Even the lunch hour closures will affect us as we’ll not be able to do our, work in the morning, then walk down after snack time and hang out doing some more education, browsing the children’s books, reading, or just enjoying ourselves. We’re often there until 1:30 or 2:00 before heading home. Now we have to get up earlier, and head out the door before snack time so that we can have as much time there as we can. As the weather is often unpredictable, we don’t want to leave too early and be waiting outside for the library to open. And we’ll have to have ourselves tidied up and ready to go before the librarians need to lock up for lunch, so really we’ll only have at most about 2.5 hours of work-time, which just isn’t enough, for us and for many others. We live a mile away, so it’s a bit far in bad weather to walk home for a fast lunch and then to go back again when the weather is bad, especially with young children. We’d spend more time getting coats and boots on and walking than time spent at the library.
Our library is a lovely place to socialise for many of our village members. It doesn’t matter your religion, nationality, age, or social status, everyone is made to feel welcome.
The majority of the cuts coming down seem to be hitting the smaller libraries harder. It may be because they aren’t used as much due to the population sizes, but the more the hours are cut back, the harder it is for people to go to the library, and this will just continue to spiral until in a short period of time our beautiful, expanded and refurbished library will be closed and desolate. In a smaller community there are few places to go, and this is the only place we can go that doesn’t cost anything.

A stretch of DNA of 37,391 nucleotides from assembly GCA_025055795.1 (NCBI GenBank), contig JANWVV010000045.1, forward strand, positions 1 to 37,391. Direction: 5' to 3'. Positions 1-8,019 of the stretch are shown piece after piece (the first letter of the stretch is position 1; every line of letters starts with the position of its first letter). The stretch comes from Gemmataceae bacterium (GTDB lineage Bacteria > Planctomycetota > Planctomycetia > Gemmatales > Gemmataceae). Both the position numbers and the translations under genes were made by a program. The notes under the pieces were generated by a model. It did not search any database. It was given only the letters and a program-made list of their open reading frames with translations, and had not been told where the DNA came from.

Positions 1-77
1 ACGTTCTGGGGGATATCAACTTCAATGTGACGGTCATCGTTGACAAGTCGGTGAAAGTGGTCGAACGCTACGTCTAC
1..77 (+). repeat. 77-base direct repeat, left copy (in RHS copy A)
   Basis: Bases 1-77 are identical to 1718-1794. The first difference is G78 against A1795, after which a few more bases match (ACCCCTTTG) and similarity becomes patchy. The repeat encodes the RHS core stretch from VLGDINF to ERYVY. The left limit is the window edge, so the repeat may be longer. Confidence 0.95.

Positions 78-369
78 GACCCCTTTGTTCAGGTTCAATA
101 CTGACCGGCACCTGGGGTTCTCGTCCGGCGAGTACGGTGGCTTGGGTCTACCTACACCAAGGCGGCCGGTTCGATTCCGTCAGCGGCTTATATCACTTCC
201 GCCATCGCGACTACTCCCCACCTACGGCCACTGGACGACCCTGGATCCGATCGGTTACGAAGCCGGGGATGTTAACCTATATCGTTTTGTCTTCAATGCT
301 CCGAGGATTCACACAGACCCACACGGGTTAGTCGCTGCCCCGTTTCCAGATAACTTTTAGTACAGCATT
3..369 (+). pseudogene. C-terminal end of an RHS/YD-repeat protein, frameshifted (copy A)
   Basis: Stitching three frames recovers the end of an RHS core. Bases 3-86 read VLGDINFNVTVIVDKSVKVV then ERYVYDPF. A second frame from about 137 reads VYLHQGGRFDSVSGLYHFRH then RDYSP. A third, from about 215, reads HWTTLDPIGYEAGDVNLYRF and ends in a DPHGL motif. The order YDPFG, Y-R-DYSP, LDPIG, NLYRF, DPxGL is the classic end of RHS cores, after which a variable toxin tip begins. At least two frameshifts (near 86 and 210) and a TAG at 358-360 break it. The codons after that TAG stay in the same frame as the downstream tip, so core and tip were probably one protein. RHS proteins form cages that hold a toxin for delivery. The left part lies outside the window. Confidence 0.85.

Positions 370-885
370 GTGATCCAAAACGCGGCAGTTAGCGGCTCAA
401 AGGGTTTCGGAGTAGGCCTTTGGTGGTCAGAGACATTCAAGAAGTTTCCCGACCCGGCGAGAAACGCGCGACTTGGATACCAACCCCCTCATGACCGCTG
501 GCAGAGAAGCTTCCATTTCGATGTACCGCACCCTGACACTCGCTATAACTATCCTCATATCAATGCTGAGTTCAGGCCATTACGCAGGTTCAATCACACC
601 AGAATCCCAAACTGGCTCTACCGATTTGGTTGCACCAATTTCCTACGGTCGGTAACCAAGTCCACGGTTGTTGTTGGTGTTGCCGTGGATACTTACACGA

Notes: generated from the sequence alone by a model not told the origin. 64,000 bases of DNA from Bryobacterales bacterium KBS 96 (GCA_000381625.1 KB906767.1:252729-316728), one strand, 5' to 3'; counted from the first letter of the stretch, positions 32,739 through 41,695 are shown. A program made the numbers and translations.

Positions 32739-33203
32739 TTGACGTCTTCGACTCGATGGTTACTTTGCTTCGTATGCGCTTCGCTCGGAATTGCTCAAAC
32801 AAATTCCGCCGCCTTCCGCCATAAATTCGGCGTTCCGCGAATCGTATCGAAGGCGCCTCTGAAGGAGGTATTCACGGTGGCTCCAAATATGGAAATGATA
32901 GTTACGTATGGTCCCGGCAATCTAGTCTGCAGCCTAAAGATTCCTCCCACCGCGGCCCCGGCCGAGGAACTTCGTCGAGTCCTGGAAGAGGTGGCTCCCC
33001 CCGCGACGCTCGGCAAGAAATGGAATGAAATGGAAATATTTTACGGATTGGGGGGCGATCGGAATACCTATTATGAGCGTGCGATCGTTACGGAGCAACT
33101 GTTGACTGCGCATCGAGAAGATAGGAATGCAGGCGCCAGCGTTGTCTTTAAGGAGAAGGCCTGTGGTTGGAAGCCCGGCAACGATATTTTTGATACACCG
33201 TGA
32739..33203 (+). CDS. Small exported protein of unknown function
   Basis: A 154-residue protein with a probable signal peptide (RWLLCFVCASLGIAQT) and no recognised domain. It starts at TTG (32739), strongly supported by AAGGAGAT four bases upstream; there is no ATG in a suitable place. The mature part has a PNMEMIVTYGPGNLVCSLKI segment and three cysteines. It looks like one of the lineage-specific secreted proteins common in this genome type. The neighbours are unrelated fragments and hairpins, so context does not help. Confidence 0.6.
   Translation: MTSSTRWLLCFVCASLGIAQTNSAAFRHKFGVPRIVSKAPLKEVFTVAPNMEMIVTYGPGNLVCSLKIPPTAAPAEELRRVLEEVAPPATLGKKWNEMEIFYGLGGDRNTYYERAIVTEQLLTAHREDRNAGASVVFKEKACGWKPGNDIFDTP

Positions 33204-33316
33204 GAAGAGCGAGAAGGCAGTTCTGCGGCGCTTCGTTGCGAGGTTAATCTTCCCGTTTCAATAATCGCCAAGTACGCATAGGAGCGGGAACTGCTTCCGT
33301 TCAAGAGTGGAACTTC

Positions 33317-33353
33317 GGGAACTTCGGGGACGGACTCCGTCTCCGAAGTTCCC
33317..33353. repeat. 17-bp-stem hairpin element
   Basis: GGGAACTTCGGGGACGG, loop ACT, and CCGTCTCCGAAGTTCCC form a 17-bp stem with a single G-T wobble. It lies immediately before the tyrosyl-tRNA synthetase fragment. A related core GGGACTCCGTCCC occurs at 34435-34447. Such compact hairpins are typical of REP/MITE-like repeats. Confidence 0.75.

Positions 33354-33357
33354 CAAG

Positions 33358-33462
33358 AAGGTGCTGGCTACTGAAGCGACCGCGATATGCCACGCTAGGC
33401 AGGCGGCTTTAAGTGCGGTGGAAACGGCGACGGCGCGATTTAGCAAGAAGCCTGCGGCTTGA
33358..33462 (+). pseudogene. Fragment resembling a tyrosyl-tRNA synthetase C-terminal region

The smaller libraries like Whitehead and Greenisland are special. They are warm and comfortable. The librarians know everyone by name and offer a personal touch, unlike the larger centres with automated self-serve lending where you don’t ever have to interact with a human. If you spend enough time there, you will start to know the regular faces, names, and personalities of the regular visitors. You’ll even make new friends, which is hard to do once the children are no longer old enough for Moms and Tots groups.
The library is like home to us, and we go as often as we can, and we’d go more often if it were easier for us. We also enjoy visiting other libraries when we’re in the area. We actually take an earlier train when we have a dental appointment so we can visit the nearby library. The children love the different book choices, and they learn that libraries are fantastic resources for many people in many places.
I sincerely hope that we won’t lose our library, and that instead of cutting our hours, that they’ll even be expanded so that even more people can enjoy the benefits of all the services it offers.
How do you use your library? Do you have any ideas on how to keep the libraries open? I’d really love to hear your thoughts on this important issue!